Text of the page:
So here’s a quick recap of what tips you need to remember while using your new oven.

  1. Can I use glass bakeware in convection oven? —– Certainly, if they are of a good quality and heat resistant. Borosil glass bakeware are great!
  2. Do I need special pots / pans for a convection oven? —– No. You can use aluminium, non stick, glass baking dishes that you use in regular oven. Just avoid Microwave pots and pans since they would burn in the heat. I will be doing another post on the types of pots & pans you can use in different types of ovens very soon.
  3. Do foods cook faster in a convection oven? —– Yes. Generally, it cooks 30%  faster than a regular oven. However, the insides of the food may be uncooked while the outside continues to cook and ultimately burn. Lowering the temperature will help the browning process to even out, so that the food continues to cook through at the same pace. Hence, it is suggested that you reduce the temperature by 10-25 degrees and bake for the full time mentioned in the recipe.
  4. How do I preheat my Convection oven? —– You have to go through your manual to figure it out since every oven is different! But here’s a short post on preheating a microwave convection model.
  5. How to avoid burning my cakes? —– In most cases, lowering the temperature down by 10-20 degrees should help with even cooking. If you still get cakes that burn on the top, cover the pan with aluminum foil for most of the time. Click here to read a detailed post on how to prevent that fiasco! You cannot however do this trick for cupcakes or cookies. However, lowering the temperature works for them.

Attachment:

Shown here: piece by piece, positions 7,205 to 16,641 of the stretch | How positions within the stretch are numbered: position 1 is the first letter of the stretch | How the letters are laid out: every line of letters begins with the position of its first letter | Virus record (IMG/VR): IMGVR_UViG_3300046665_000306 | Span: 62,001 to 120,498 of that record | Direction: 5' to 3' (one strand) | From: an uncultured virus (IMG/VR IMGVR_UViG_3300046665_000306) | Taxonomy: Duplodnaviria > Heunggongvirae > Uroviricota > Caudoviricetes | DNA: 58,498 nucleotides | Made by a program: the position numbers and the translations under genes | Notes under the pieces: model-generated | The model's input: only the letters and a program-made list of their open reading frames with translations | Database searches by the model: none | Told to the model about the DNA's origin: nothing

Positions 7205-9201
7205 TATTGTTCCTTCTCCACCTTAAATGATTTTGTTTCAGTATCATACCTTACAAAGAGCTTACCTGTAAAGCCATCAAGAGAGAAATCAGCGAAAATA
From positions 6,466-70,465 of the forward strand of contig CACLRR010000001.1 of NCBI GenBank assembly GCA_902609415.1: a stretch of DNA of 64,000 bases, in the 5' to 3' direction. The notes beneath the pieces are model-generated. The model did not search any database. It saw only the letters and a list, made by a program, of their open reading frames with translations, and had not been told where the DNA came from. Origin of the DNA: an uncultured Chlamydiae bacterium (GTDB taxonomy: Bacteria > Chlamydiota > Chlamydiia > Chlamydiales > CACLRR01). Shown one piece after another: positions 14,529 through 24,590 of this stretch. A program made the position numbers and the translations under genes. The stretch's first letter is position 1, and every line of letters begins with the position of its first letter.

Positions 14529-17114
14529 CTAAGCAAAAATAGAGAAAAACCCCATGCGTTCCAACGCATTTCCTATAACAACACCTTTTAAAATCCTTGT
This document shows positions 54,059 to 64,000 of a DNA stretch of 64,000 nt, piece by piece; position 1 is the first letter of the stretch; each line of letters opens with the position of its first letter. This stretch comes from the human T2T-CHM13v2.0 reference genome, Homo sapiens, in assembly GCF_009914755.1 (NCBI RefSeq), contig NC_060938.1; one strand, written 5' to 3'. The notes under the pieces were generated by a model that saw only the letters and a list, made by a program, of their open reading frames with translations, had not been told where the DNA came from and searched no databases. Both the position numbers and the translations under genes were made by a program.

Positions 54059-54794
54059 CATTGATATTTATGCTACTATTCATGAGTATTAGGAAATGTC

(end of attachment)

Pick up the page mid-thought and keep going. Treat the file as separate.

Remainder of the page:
6. How to Breads come out in a convection oven? —– Provided you have followed the recipe and kneaded your dough really well, breads come out just as well in a convection as in a regular oven. I prefer using an OTG, however since it has racks while my microwave convection does not.
  7. How to clean a convection oven? —– I will show you a great tutorial soon. But generally, you can use a clean warm wet towel to rub off the gunk from the oven.
  8. At what temperature should I bake my dishes? —– It really depends on the recipe. Generally, cupcakes, cakes, brownies are baked at a lower temperature (140-160 C) while breads, cookies bake at a higher temp (180-220C).
  9. Should I buy pure Convection oven or a Microwave Convection Oven? —– If you have the space and budget, I would suggest you buy them separately. However, I own a microwave convection and do most of my baking in it and it is great too. Just be sure to read the manual and understand the functions well.
  10. Practice, Practice & More Practice! It took me quite a few failed cakes and breads to get the settings right. Don’t lose hope. Keep making adjustments until you know your oven well enough!

Recipes to try in your Convection Oven

Read it all? Feel like you can tackle the convection oven now? :) Great! Here are some really easy recipes for you to get started with… If you take care of all the points above, I promise you’ll have a successful baking experience!

  1. Cakes – Chocolate Sponge Cake, Chocolate Cupcakes
  2. Cookies – Chocolate Chip Cookies, Coconut Cookies
  3. Brownies – Chocolate Fudge Brownies, Rocky Road Brownies
  4. Breads – Pizza from scratch

Let me know your thoughts, questions & feedback! In case I missed any tip, feel free to share it with all of us! :)

For regular updates, subscribe via Email or follow on Facebook, Twitter, Pinterest or Instagram!

About the author: Food Blogger, Recipe developer, Meal Planner .. and Chief Eating Officer! ;-)

{ 2 comments… add one }

  • Gina June 18, 2014, 9:13 am

    This is great! Real useful tips!

  • Sarojini June 11, 2014, 12:22 pm

    great info here. I’ve had a fan oven for years- I’d be lost without one! I find cakes and cookies bake much more evenly.

Leave a Comment